17       you would actually have that kind of trading 
            18       going on on the Internet is a little hard to 
            19       believe, certainly in this generation of Internet 
            20       technology that's available to universities, 
            21       almost certainly in the next one, which is 
            22       Internet 2, and you can't quite say after that. 
            23   Q.  When you say this generation, the next 
            24       generation, how many years are we talking about?



             1   A.  Internet 2 is just starting.  And what are people 
             2       talking about?  MIT is just hooking up to it.  I 
             3       would expect -- I don't quite know the roll-out 
             4       plans.  I would expect it's something like two 
             5       years.  I haven't even heard people talking very 
             6       much about generations after that. 
             7   Q.  Now, when you talk about MIT's capacity, is that 
             8       larger than most universities, smaller than most?  
             9       Can you give me a context?
            10   A.  It's larger than most. 
            11   Q.  Can you tell me something about that? 
            12   A.  It has to do with the whole infrastructure.  So, 
            13       again, you can lay cables -- it has to do with 
            14       how many routers and how many switches you have 
            15       and how well you keep them up to date.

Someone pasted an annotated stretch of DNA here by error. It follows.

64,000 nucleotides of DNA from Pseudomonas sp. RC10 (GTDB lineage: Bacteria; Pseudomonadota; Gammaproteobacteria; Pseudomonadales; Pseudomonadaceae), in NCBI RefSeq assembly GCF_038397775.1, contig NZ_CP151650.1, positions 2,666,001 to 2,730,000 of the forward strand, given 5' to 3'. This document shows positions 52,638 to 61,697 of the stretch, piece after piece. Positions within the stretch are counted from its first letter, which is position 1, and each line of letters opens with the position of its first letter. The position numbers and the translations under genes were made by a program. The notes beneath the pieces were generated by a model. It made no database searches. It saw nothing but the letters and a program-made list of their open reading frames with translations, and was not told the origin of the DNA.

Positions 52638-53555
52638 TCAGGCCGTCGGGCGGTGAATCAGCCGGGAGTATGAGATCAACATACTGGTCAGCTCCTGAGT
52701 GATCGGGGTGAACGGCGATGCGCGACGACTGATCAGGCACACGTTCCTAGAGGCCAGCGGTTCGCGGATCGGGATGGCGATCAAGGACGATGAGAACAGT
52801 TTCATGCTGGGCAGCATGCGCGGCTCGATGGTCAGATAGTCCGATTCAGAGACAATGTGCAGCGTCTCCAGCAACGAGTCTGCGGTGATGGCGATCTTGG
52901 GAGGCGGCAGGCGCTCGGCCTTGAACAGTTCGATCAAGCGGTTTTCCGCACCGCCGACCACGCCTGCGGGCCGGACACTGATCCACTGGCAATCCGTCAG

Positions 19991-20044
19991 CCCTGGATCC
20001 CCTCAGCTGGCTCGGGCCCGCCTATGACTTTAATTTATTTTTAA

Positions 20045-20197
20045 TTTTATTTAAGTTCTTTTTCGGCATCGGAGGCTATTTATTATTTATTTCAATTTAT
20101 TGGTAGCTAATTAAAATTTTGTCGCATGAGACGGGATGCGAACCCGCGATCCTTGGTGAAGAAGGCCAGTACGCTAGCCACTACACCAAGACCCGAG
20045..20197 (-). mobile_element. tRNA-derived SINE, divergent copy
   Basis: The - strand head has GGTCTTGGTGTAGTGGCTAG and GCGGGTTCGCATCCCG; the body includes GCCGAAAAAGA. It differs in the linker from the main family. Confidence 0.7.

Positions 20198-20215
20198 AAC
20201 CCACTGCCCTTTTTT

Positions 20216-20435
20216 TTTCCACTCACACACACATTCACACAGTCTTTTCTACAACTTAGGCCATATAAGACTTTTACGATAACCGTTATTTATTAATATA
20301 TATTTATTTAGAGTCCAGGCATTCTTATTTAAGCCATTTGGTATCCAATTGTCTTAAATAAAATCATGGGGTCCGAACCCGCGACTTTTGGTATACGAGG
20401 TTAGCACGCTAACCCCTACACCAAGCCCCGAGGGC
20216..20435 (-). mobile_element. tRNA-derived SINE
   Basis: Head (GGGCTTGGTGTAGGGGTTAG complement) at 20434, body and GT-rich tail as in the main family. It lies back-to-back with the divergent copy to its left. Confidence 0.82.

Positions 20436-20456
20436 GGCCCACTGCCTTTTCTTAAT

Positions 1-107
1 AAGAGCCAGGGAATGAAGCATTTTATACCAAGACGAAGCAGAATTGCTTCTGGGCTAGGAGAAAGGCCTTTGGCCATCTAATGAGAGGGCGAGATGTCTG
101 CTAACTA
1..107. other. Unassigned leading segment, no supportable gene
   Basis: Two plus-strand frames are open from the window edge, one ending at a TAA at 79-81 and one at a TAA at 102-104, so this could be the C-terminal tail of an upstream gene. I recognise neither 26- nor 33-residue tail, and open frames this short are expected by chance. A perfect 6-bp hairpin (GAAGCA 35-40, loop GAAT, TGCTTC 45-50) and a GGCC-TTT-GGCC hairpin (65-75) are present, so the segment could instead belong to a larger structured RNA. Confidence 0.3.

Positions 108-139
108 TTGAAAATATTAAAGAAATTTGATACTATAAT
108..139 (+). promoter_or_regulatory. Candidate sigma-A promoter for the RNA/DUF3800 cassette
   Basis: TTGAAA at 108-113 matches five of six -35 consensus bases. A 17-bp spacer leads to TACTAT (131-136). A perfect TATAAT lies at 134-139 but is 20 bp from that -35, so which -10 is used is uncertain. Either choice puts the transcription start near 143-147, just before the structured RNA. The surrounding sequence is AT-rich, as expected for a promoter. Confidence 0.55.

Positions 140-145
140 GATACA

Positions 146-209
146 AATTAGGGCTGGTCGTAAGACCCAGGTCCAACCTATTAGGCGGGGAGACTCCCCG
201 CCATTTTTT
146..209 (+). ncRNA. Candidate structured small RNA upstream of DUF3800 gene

16                  I don't have any facts on 
            17       universities, but, again, as I said, Napster 
            18       wasn't a particular problem for MIT, and I know 
            19       that it was for lots of other universities.  But 
            20       whether that's a factor of 2 bit or a factor of 4 
            21       bit or a factor of 10 bit, I don't know.
            22   Q.  You've talked about transferring music files, 
            23       Napster, and transferring movie files, let's say 
            24       through DVD.  What is the difference in size of 



             1       the material being transferred and the amount of 
             2       time that -- the time difference?
             3                  MR. HART:  Object, form. 
             4   A.  Well, the difference is the size of the files you 
             5       have to transfer.
             6   Q.  Can you give me some sense of that difference?
             7   A.  Well, let's use Shamos' numbers.  There are three 
             8       stages.  There's uncompressed video, like you 
             9       would get out of running DeCSS.  So we use 
            10       Shamos's numbers, he says those are 
            11       multigigabytes, so, I don't know, say 6 
            12       gigabytes.  Then there's compressed down to DivX, 
            13       which I gather from his numbers is something like 
            14       600 megabytes.  But, again, I don't know what 
            15       quality that is.  I believe they compress to 600 
            16       megabytes because people want to write them on 
            17       CDs, but I don't know what quality compromise you 
            18       make from going to multigigabytes to 600 
            19       megabytes.  Let's use the 600 megabytes. 
            20                  600 megabytes is about what, is about 
            21       what fits on an audio CD.  So let's assume that's 
            22       an hour of uncompressed audio music. 
            23                  Now, if we compare that with Napster, 
            24       Napster, first of all, is transmitting MP3, which 



             1       is about a factor of 10 over, factor of 10 
             2       compression.  So you start with your one CD and 
             3       you get a factor of 10 for compression.  And how 
             4       long is a song, five minutes?  So that's a 20th